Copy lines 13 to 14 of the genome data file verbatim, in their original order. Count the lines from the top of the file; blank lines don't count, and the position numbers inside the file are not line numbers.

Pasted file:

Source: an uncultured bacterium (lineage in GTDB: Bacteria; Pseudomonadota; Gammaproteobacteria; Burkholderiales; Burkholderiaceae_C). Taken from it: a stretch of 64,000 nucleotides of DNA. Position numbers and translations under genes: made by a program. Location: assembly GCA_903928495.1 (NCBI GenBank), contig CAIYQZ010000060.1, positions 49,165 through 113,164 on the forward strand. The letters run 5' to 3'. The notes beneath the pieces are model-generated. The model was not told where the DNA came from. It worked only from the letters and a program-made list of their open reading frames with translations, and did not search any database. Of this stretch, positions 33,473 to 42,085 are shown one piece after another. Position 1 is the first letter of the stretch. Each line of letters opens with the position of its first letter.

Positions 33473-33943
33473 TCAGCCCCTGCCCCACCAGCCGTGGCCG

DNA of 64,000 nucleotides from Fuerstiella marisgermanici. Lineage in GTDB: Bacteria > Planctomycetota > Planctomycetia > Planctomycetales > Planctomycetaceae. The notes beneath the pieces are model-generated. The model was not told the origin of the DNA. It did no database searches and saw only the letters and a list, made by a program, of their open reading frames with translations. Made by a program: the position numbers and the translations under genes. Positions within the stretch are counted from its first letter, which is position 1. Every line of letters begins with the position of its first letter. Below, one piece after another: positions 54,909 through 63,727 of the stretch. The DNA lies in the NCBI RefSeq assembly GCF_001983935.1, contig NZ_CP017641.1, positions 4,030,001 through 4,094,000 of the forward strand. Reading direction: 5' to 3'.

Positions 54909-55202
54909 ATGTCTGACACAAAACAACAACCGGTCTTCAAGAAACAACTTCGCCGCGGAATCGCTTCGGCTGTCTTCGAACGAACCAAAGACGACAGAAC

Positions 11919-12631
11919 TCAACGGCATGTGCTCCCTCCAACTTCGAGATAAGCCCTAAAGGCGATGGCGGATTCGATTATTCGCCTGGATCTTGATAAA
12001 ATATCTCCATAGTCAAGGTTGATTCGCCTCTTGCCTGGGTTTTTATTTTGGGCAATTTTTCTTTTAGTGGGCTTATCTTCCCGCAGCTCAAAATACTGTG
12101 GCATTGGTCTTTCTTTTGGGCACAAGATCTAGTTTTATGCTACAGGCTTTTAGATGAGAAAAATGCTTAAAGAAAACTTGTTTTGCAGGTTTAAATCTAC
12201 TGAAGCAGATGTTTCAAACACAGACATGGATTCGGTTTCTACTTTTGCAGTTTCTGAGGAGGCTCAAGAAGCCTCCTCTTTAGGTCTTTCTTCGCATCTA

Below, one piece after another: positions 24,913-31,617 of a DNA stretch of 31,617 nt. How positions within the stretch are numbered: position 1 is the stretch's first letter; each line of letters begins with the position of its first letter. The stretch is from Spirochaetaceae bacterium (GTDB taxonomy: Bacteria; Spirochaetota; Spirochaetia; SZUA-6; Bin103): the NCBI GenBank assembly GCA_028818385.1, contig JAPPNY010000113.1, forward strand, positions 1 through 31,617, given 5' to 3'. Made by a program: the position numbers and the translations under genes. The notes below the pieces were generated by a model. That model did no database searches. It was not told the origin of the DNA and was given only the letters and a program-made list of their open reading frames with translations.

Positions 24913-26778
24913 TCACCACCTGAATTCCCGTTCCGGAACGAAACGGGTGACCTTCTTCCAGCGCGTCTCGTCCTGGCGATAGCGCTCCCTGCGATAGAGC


Positions 24913-26778
24913 TCACCACCTGAATTCCCGTTCCGGAACGAAACGGGTGACCTTCTTCCAGCGCGTCTCGTCCTGGCGATAGCGCTCCCTGCGATAGAGC